Creative ideas to help with separation anxiety

Children can experience separation anxiety at different times throughout their development and for a range of reasons. It may be due to starting playgroup, preschool or school, going away to camp, to a friend’s place for a sleepover, staying over at mum or dad’s place if they live separately, or perhaps the child or a parent is in hospital.

Children need to feel secure and connected to their caregivers, especially when they are away from them.  Here are 3 creative ideas which may help ease some anxiety.


Pocket Love (3 years and up*)

Many young children like to collect precious items, often seeking these from nature: stones, sticks, shells, leaves, clovers. If you can, spend time with your child collecting pebbles or small stones from the garden (or you can use shells). Choose ones that are small enough to fit into your pocket.

  • Paint onto your chosen item with something that represents your love for your child, this could be a love heart, a word, or colours. Your child can create one too. (Use white acrylic paint for the base colour, so added colours will stand out)
  • Explain to your child how your love passes into the stone or shell, you can hold it in your palm, even give it a kiss, telling them how much you love them.  It can be helpful to carry it in your own pocket for a time, before giving it to your child, to take with them. 
  • When your child is away from you, they can keep it in their pocket, take it out to hold it and know that your love is with them.  

TIP: It can be useful to make a few of these, if one goes missing, you always have a spare.

*Note: these are suggested age groups only and may vary depending on the individual child.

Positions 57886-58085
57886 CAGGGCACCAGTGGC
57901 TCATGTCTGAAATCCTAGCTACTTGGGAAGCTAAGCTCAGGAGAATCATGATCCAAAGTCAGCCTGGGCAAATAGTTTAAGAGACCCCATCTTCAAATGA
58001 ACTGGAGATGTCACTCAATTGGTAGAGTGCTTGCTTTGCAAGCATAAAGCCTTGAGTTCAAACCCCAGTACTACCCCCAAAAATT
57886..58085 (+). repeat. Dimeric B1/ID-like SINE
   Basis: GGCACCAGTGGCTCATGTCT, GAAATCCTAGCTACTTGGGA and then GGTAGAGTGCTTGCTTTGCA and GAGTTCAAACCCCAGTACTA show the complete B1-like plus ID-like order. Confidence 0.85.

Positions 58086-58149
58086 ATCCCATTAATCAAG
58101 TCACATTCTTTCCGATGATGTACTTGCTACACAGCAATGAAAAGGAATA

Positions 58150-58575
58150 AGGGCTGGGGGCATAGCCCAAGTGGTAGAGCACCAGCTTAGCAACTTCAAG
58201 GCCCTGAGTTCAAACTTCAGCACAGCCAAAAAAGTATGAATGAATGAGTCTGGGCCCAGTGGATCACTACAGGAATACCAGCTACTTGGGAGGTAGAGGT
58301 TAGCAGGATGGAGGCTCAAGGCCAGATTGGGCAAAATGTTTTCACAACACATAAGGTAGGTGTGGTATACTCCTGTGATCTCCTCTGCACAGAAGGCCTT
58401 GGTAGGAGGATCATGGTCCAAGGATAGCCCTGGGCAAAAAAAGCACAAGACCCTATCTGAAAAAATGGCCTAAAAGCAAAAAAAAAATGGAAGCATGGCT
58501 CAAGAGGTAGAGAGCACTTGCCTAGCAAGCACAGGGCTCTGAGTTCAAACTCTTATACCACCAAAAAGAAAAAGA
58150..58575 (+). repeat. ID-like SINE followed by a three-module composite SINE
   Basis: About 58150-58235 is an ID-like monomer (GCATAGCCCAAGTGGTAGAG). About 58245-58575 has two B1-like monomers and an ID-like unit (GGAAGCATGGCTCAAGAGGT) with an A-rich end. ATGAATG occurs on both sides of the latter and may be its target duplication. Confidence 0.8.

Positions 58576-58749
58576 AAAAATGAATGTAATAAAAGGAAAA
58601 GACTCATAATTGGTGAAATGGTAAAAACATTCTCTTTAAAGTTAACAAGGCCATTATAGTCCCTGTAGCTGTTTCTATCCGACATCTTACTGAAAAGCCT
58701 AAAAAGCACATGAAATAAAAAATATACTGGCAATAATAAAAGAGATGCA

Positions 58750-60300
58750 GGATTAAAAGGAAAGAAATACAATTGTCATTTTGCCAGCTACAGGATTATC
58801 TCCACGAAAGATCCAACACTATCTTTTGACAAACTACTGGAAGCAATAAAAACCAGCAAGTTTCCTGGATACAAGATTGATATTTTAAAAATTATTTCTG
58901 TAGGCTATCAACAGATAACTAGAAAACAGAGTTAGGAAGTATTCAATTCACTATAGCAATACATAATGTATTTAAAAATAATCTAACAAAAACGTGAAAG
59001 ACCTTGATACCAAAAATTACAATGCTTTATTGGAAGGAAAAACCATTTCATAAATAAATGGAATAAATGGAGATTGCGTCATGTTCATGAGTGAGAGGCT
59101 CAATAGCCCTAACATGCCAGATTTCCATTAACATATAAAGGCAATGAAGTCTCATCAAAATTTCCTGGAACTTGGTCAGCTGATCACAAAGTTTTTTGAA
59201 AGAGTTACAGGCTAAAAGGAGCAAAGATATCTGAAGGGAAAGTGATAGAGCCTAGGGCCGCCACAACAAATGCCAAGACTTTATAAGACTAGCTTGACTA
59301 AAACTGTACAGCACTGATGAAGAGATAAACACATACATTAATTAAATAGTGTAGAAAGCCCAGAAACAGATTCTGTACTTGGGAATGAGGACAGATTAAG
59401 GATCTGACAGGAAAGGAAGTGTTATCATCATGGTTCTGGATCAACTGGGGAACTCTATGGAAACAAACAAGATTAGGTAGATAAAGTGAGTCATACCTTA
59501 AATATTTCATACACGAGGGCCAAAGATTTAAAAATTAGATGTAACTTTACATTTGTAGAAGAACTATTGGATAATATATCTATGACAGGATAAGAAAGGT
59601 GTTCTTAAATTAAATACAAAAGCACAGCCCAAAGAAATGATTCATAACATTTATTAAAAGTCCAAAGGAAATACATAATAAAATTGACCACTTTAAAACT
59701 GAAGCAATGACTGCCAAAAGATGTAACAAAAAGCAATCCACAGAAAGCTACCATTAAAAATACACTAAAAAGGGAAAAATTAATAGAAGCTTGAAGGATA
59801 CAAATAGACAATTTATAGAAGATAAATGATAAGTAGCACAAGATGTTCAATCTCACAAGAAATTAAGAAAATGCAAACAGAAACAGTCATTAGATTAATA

Invisible String (5 years and up)

A similar idea, instead using the concept of an invisible string*. A string that connects your hearts together and passes your love along the string, no matter where you are.  It can be helpful to get a ball of string or wool, to use as a visual tool, when explaining this to your child.

  • Give the end of the string to your child, get them to hold onto it, you hold the other end.
  • You can even move yourself (unrolling the ball) into another room, with the string still connected, to show them how it works.
  • Let your child know that you are always connected by an invisible string of love, no matter where they are. They could be at school, staying at a friends house, in bed, or even living a different house or city. It doesn't matter where the two of you are, you will always be connected through love.
  • I often add to this by asking the child to imagine what the string between you looks like, is it made of string? Ribbon or fabric? Is it light or heavy? What colour is it? Or is it invisible? By asking your child to use their imagination in this way, it will help them, when they are away from you, to visualise the connection between you.

*The above is based on a book called ‘The Invisible String’, by Patrice Karste, which can be purchased from online bookstores.


Little Notes (children of reading age)

A quick and easy idea, put a little note into your child’s lunch box, inside their workbook, pencil case, or under their pillow. Let them know you love them, and you’re thinking of them. Tell them what makes you proud of them.